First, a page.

25 Reasons to Use Visual Strategies

25 Reasons to Use Visual Strategies
By Linda Hodgdon, M.Ed., CCC-SLP

We use visual tools to accomplish a purpose. Perhaps we use something visual to help a student understand a situation. Maybe we provide a visual prompt so a student can accomplish a task more independently. Think of the PURPOSE of a visual tool. Defining the student’s NEEDS guides the decision about what kind of tool to use. Identifying the purpose of a visual tool helps us know how to use it.

 

Is your school or home environment set up to provide the visual support your students can benefit from?

How many of these functions are accomplished in your environment with visual tools? As you look at the list, count how many ways your students currently receive visual support.

  1. Establish Attention. Looking at something can help students establish attention better than just listening. Once they have focused their attention, the rest of the communication message can get it.

  2. Give information. How do students get information to answer the who, what, why, where when questions?

  3. Explain social situations. The social world can be confusing. People are moving, changing & unpredictable. Giving social information by writing it down helps students understand.

  4. Give choices. How do students know what the options are? What is available? What is not available?

  5. Give structure to the day. Creating a schedule to tell what is happening or what is not happening. Giving students the big picture to reduce anxiety.

  6. Teach routines. Following multiple steps in a routine will be easier when the student can SEE what they are. They will learn a routine faster when they are guided with visual supports so they don’t make a lot of mistakes.

  7. Organize materials in the environment. Where are the things we need? Is it clear where to put supplies away when it is clean up time?

  8. Organize the space in the environment. Can the student identify his own space to work or play or sit? Which parts of the environment can he use and which parts are ‘off limits?’

  9. Teach new skills. Learning to operate a new toy or piece of equipment. Learning a new task or academic skill.

  10. Support transitions. Stopping one activity to start another. Moving from one environment to another. Anything that involves a shift or change.

  11. Stay on task. Remembering what the current activity is and staying involved with it until it is completed.

  12. Ignore distractions. Helping students consciously focus their attention on desired activities or interactions.

  13. Manage time. How long is 5 minutes or one hour? How much time is there before a transition in the schedule? Time is invisible. Timers and clocks turn time into something students can SEE.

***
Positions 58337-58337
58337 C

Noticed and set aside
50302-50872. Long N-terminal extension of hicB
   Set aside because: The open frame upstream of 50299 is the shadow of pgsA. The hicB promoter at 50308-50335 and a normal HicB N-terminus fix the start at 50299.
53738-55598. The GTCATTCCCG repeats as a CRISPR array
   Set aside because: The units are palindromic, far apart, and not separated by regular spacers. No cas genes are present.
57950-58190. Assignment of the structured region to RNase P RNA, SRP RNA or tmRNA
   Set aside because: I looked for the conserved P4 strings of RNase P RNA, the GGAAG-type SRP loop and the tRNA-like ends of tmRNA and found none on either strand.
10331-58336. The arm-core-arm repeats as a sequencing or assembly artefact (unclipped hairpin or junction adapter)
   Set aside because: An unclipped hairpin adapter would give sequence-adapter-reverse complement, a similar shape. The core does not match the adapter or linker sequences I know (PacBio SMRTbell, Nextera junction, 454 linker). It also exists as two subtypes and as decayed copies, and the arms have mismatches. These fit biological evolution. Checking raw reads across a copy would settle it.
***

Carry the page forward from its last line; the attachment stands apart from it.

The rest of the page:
14. Communicate rules. People presume students know the rules. That is often not true. Perhaps they don’t remember. Or they don’t understand. Or they get too impulsive. Etc., etc.


  15. Assist students in handling change. Preparing for something that is going to change. Preparing students when something will be different from what they normally expect can prevent lots of problems.


  16. Guide self-management. Students need to learn how to manage their behavior by making acceptable choices when they get anxious or encounter a problem.
  17. Aid memory. Remembering what to do or when to do it. Remembering what something is called or what someone’s name is. (Think about how many ways you provide cues for yourself!)


  18. Speed up slow thinking. Some students have lots of information in their brains but it takes them a very long time to access it. Visual cues can speed that process.
  19. Support language retrieval. Did you ever have an experience where you know someone’s name buy you just can’t remember it? Or you know what something is but can’t recall the word? Once you hear it or see it you instantly remember. (The older we are, the worse it becomes!) Students can experience the same challenges in remembering.


  20. Provide structure. Structure means organized and predictable. Strive for an environment that provides visual organization and information.


  21. Learn vocabulary. Create a personal dictionary with pictures and words of important vocabulary: names of people, favorite toys or videos or activities or places. Students will learn that information when they can access it over and over.


  22. Communicate emotions. Students demonstrate a variety of emotions with their actions. Translating those responses into pictures or written language gives an opportunity to explain, clarify or validate their experiences.


  23. Clarify verbal information. What I understood might not be what you meant. Making it visual helps clarify our conversation. It eliminates the confusion.


  24. Organize life information. Think of phone numbers, calendars, cooking instructions, shopping lists, social security numbers, appointments, etc.


  25. Review & remember. One of the greatest benefits of making something visual is that you can keep it. Verbal language flies away. It disappears. Keeping visual information to review over and over helps students remember and understand.

Giving information to students in a concrete visual form helps them handle the many happenings during a day that can cause confusion or frustration. It gives them the structure necessary to better handle situations that are difficult for them.

Using visual strategies provides a way for students to participate more appropriately and independently in their life activities.

Count the ways that your students receive visual support consistently in their communication environments. Did you think of any new ideas to try?

Linda Hodgdon is the author of the best seller, Visual Strategies for Improving communication. To learn more, sign up for her FREE E-newsletter at www.usevisualstrategies.com.

 

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